At the very least, you’ll likely be provided some guidelines from the franchisor to help you narrow things down. By analyzing their most successful locations, franchisors can build a profile of an ideal location. While this would be more of a recommendation, there may also be strict requirements about your location – you may need to be a certain distance from other franchises or find a location with a minimum square footage, certain number of parking spots, etc. A good commercial real estate agent should be able to take those requirements or recommendations and help you find what you’re looking for.
Most franchisors have territory requirements you need to abide by. For a restaurant or storefront, it might mean opening within a certain distance of other locations. For a mobile or B2B business, the territory will determine where you can advertise and/or sign on new clients. The general rule of thumb is the larger the franchise the smaller the protected territory. For example, Buffalo Wild Wings, with just over 1,000 units, tends to reserve whole cities to single franchisees. Pizza Hut, on the other hand, with over 15,000 units, only guarantees an exclusive territory within a radius of 500 yards.
For more on choosing a business location, read our full guide here. It’s written from the perspective of a restaurant owner, but can apply to any type of business.
Buying vs. Leasing Your Location
Most franchise owners will lease property, at least at first, since there’s lower risk and it requires less money upfront. If you have the cash on hand, however, and are confident you’ll remain at the location for at least 7 years, you may want to consider purchasing instead. Check out our analysis of buying vs. leasing commercial property for more information.
For those looking to lease property, here is some advice:
For Retail Spaces
- Pay close attention to the 5 location criteria (is the area safe, accessible, near your target customers, near competitors, and near compatible businesses?)
- Try to estimate the square footage you need as closely as possible
- Negotiate your rent without extending the lease for longer than you’re comfortable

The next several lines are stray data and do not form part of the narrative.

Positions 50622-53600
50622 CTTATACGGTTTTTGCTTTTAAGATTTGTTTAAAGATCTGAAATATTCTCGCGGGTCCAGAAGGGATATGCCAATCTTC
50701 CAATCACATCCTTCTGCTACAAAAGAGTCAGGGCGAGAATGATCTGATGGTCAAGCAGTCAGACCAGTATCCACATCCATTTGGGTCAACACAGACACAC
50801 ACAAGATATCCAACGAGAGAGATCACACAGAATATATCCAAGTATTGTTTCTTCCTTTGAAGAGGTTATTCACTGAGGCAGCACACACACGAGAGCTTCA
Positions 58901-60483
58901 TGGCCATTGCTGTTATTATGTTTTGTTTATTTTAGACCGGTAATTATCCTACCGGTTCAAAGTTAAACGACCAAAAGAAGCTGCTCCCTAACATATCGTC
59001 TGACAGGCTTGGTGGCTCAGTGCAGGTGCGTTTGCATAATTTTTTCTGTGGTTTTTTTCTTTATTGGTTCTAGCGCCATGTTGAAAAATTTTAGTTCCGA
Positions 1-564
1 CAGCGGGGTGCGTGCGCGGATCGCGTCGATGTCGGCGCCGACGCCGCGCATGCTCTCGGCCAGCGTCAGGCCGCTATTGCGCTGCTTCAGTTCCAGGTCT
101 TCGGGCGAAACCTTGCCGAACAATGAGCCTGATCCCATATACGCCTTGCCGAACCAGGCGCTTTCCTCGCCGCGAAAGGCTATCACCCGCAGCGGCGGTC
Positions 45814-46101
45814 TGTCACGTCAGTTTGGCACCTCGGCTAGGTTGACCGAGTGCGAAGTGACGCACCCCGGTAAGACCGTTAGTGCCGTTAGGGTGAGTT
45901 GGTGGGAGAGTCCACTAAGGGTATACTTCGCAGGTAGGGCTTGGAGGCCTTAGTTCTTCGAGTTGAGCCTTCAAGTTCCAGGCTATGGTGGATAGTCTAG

- Check out our full guide to leasing retail space
For Office Spaces
- Only pay for the quality you need. B-Class and C-Class buildings are less glamorous, but can function all the same
- Pay attention to the location of employees, clients and other specific business needs
- Negotiate your rent without extending the lease for longer than you’re comfortable
- Check out our full guide to leasing office space
If you’re planning to purchase real estate for your franchise location, read our complete guide to commercial real estate loans. Startups will likely find getting a commercial real estate loan from a traditional lender to be difficult. Fortunately, there are a number of nationwide lenders that are more comfortable with non-conforming commercial real estate deals. One such lender is South End Capital.
Step 7: In-Depth Training with the Franchisor
Before your franchise location opens for business, the franchisor will typically hold a training session for you and your core staff. This training might be held at the franchisor’s headquarters, at a franchise location, virtually, or some combination of all three.
These training sessions will have sections that are very conceptual and others that are very granular. Training sessions will not only cover what you need to know about the franchise’s products or services, but will also cover the systems you’ll be using and policies you’ll be putting in place.
Good training programs should also offer training in marketing, negotiating with suppliers, hiring and managing employees, filing permits, bookkeeping, creating reports, and more. The training will likely combine presentations and classroom work as well as hands-on, on-site training with equipment and systems.